“When the trust turns over, we'll be able to find the perfect house, and when we officially quit, we can take a few weeks off to travel before jumping into the restaurant full bore. Everything will be so much easier then. Do you really want to go through the hassle of combining households in one of our places now and then having to repack and reorganize in a few months?”

I'm sure that when his trust kicks in, my newly minted
hubby will have no problem helping me pay off this minor debt I've accrued. After all, while the trust isn't billions, it certainly has enough zeroes that we should be able to do everything we want house- and honeymoon-wise, with plenty of cushion for the future, and I know he'll see the value of starting our life together debt-free. Especially with the lifelong memories of this glorious day.

Candace and I step off the wood-paneled elevator and into the wide entry room of the mansion. This place is my win-the-lottery dream house: twelve thousand square feet of late-1800s graystone on elegant Astor Street. And we are using all of it. The first-floor dining room will have the ceremony; the adjoining living room will house our cocktail hour. Then everyone will go up to the second level for the sit-down five-course dinner and dancing in the massive formal ballroom, with the anterooms set up for cozy conversation, and a smoking room for the cigar crowd. At midnight everyone will be shuttled back to the first floor to the library for a breakfast/late-night-snack-food buffet, and then out through the foyer, where silver gift bags will be magically waiting. Then Dexter and I will head up to the third-floor suite for our wedding night before meeting our out-of-town guests and closest friends and family tomorrow at Manny's for a brunch generously hosted by Bubbles.

As Candace walks me through all the spaces, I'm blown away. The flowers—arranged by Cornelia McNamara, who does all the special events at the restaurant—feature Cornelia's signature effortlessly elegant style, all in shades of white and cream with plenty of greenery, and displayed in crystal vases and silver bowls on every surface. The ceremony chairs are swagged in sheer tulle, and the gossamer chuppah is wound with ivy and fairy lights, the canopy gathered in perfect folds to create a small tent. Georg and Alexandre both got Internet-ordained so that they can jointly do the ceremony for us, Georg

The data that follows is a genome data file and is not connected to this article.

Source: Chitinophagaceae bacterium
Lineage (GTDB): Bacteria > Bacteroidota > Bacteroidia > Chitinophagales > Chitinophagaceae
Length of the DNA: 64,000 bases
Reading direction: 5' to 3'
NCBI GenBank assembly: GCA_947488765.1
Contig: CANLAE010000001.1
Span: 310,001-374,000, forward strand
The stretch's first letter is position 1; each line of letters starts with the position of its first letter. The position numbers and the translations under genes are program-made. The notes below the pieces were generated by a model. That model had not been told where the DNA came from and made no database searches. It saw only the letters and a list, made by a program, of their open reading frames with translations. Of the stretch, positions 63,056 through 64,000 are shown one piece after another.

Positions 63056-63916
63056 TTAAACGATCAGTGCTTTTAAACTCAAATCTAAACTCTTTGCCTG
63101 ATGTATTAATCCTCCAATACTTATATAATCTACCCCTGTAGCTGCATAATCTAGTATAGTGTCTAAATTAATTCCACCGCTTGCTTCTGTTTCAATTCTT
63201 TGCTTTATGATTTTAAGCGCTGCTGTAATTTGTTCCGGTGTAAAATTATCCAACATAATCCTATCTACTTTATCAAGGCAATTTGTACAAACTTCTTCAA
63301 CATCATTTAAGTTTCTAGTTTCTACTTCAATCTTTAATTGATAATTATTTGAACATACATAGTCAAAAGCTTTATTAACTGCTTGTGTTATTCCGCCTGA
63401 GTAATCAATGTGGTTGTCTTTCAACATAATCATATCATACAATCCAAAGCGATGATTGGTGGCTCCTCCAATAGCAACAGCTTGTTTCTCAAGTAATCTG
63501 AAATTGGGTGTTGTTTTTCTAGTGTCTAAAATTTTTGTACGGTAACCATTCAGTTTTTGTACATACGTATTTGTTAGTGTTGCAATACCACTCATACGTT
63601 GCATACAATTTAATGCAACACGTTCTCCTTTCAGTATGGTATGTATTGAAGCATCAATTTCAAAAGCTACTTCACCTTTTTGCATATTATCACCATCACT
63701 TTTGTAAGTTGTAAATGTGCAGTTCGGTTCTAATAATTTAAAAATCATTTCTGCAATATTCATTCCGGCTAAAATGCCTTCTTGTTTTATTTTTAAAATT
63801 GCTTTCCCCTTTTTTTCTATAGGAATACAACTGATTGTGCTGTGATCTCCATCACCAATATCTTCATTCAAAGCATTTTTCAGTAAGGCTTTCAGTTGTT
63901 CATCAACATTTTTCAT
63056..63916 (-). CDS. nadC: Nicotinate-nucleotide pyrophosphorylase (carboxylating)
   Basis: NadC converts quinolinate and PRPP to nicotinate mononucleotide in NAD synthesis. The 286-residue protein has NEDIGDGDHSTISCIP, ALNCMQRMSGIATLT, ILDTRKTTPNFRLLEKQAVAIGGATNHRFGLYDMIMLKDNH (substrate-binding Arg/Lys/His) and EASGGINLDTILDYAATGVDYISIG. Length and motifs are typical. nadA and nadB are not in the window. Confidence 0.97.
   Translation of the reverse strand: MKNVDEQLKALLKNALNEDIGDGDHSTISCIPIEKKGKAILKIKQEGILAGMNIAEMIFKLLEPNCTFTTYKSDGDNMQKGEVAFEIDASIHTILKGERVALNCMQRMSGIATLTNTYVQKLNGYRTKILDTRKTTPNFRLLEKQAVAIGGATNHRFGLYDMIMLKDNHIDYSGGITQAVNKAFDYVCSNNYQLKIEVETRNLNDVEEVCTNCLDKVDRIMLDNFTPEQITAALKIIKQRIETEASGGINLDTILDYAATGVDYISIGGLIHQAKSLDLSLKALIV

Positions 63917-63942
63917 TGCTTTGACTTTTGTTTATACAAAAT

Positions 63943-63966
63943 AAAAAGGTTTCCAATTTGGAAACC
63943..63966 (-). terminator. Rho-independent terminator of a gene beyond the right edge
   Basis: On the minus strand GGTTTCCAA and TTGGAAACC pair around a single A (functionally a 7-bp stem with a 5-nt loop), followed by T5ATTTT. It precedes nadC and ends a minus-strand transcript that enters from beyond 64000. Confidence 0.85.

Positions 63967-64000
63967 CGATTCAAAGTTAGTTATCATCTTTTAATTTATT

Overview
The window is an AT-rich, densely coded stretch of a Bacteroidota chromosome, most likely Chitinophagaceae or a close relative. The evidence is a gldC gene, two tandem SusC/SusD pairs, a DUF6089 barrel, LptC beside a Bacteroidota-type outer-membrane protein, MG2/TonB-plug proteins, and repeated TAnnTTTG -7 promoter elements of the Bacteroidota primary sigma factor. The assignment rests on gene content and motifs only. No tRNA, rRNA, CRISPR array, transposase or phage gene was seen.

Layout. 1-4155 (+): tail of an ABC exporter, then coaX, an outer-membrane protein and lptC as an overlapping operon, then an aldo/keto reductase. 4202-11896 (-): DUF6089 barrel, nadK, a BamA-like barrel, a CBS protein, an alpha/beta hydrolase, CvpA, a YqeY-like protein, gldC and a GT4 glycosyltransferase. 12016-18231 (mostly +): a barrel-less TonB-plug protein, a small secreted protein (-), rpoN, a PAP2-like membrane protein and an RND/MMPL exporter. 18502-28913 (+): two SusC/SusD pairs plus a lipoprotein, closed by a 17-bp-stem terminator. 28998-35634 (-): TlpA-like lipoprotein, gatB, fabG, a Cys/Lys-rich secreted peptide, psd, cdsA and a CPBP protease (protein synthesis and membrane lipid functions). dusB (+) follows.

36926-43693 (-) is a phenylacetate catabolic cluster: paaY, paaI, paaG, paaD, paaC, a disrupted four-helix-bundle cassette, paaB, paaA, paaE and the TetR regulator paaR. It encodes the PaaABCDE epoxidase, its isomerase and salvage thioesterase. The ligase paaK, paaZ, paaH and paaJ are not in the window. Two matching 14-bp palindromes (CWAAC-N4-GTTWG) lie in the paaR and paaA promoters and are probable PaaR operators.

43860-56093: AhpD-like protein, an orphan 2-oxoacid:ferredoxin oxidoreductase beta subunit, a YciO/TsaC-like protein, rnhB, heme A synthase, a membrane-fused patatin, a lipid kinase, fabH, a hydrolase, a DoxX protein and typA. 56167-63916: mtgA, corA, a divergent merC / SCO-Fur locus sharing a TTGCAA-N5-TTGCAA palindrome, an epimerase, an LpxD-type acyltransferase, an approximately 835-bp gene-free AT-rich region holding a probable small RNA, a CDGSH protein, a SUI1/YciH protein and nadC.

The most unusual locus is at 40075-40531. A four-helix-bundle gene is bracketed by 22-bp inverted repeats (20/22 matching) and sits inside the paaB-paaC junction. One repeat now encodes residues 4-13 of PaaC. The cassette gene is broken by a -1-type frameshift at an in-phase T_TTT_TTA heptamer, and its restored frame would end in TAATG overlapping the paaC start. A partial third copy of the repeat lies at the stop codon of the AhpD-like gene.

covering the Jewish parts and Alexandre taking care of the secular stuff.

The round dining tables, small six-tops to keep conversation flowing, are set with white linen cloths with deep-magenta linen napkins, centerpieces that are a riot of magentas and oranges, candles in silver candlesticks, bone china, and Riedel crystal glasses lined up for the exquisite wine pairings Dexter has planned for every course. The stage is set up for the jazz orchestra, and there, in the center of the dance floor, is the cake.

Three square tiers of hazelnut cake filled with caramel mousse and sliced poached pears, sealed with vanilla buttercream scented with pear eau-de-vie. It's covered in a smooth expanse of ivory fondant decorated with what appear to be natural branches of pale green dogwood but are actually gum paste and chocolate, and with almost-haphazard sheer spheres of silvery blown sugar, as if a child came by with a bottle of bubbles and they landed on the cake. On the top, in lieu of the traditional bride and groom, is a bottle of Dexter's favorite Riesling in a bow tie and a small three-tier traditional wedding cake sporting a veil, both made out of marzipan. It took me the better part of the last three weeks to make this cake. Not to mention the loaves of banana bread, the cellophane bags of pine nut shortbread cookies, and the little silver boxes of champagne truffles in the gift bags. And the vanilla buttermilk panna cottas we're serving with balsamic-macerated berries as the pre-dessert before the cake. And the hand-wrapped caramels and shards of toffee and dark-chocolate-covered candied ginger slices that will be served with the coffee.